For some time, I have been thinking about how to keep in touch with people in my professional world. I have tested using twitter and facebook accounts for TrueSimple and LinkedIn and am still learning of their value for me and to you all. I’ve also had a desire to develop an emailing list that I can use to distribute targeted and broad updates. Not as much for selling things to people, but keeping those that might be interested aware of what I’ve been up to and what I’m thinking. For some, it might just be interesting or content we mutually find worthwhile and, yes, it may also help keep me in people’s mind if a great project arose that I might be a perfect fit.
As I pondered pushing email updates into people’s inboxes, I thought a lot about doing it right. I didn’t want to be one of those people that abused your email account. The first step was choosing an email service that was the strictest about list etiquette – Mailchimp – and not just dumping the 3303 emails from my contacts list in and hitting send.
While researching best practices, I came across a blog post called “ReClaim Old Customer Emails” that told the story of how a company sent a personalized note to all of the emails in his contact list explained what they were doing and then asked them to opt in. It was brilliant and I thought it was very respectful. So, I wanted to test it.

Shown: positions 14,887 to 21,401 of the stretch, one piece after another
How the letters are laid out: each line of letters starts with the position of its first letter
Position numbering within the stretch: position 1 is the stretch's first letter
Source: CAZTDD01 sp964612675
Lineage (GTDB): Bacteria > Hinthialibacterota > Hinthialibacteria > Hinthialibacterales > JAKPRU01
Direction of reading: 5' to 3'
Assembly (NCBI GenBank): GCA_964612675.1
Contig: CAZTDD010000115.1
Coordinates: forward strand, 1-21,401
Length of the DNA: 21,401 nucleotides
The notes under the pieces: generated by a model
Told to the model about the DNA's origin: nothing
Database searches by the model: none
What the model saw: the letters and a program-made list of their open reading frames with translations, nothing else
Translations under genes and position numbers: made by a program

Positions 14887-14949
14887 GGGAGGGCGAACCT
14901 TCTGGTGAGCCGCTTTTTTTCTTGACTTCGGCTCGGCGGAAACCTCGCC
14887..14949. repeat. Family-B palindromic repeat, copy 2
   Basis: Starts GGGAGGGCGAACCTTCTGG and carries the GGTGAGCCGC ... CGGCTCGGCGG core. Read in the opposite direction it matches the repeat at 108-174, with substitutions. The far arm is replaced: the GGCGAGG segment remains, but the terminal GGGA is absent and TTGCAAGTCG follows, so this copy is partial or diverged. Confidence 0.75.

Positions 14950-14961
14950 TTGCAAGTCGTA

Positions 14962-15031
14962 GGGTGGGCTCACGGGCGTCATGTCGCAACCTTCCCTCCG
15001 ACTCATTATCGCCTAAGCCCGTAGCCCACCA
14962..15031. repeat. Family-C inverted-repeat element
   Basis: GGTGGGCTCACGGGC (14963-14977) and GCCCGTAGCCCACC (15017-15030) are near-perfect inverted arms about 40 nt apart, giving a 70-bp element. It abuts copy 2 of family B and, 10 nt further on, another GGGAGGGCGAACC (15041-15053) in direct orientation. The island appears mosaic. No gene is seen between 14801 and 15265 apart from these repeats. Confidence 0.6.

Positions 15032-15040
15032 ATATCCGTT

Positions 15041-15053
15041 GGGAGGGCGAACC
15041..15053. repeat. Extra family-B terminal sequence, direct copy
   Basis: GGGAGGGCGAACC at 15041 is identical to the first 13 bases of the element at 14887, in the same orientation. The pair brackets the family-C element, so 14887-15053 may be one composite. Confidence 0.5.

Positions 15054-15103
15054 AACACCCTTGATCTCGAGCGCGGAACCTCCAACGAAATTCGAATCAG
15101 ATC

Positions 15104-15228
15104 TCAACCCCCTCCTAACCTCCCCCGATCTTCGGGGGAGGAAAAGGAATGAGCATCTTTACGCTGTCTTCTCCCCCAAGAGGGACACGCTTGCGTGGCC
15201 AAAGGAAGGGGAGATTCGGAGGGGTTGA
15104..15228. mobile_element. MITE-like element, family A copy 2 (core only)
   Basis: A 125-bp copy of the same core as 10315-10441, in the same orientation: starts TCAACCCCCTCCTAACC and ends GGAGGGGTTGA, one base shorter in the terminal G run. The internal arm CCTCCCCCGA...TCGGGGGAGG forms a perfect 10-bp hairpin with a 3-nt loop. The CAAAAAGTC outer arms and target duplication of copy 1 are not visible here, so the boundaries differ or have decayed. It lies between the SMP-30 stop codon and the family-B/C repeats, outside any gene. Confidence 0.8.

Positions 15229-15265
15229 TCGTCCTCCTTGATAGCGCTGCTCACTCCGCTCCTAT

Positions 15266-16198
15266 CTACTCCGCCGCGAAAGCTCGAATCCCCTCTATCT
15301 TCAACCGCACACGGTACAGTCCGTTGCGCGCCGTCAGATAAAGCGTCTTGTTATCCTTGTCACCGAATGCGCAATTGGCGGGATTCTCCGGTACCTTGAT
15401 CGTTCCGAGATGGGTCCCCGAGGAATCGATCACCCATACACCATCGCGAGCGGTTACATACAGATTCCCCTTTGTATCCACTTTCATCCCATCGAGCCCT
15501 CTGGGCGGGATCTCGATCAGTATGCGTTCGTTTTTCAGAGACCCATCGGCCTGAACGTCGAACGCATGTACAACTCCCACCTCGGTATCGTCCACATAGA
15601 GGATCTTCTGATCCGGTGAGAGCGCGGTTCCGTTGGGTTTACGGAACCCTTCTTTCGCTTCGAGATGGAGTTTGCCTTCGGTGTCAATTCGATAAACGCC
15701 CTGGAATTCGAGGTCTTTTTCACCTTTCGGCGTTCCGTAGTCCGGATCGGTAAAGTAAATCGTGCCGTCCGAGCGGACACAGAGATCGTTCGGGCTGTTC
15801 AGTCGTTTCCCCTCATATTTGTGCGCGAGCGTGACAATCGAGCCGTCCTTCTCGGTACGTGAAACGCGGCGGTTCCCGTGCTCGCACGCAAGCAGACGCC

The method. I found a way to use mail merge with Google Docs and my email in Google Apps to send personalized emails (Dear Kate…). I crafted a very simple email letter explaining my intent and included a link to “double opt in” (you have to enter your email address in a form AND confirm by clicking an email that comes to the email you subscribed with) to subscribe. I sent the email to 3000 people in my contact list with my request and warned I would send one reminder.
The result was amazing. I received lots of positive feedback from busy professionals, whom I really respect, thanking me for honoring their inbox and letting them decide to subscribe. Most subscribed or promised to soon. I only received a couple of nasty grams from folks who didn’t recognize my name or read a line or two and assumed I had already added them to a list and was spamming them. Interestingly, they were all from the same industry. In the end, 200 of those emails resulted in a subscriber; people who really did want to hear from. It also means two-thirds of my list open and read an email update when I send it and few unsubscribe. It was a great success for me and, while it involved a lot of extra work to do, I’m pleased at the result.
Disclaimer: All that said, there are a few of you who may find you’ve received an email update and are on my list but don’t recall opting-in. I did have a small initial list with friends, family, and professional contacts that predated this process. If you receive an update and want to unsubscribe, please feel free to at the bottom of any email you receive. I will not be offended and thank you.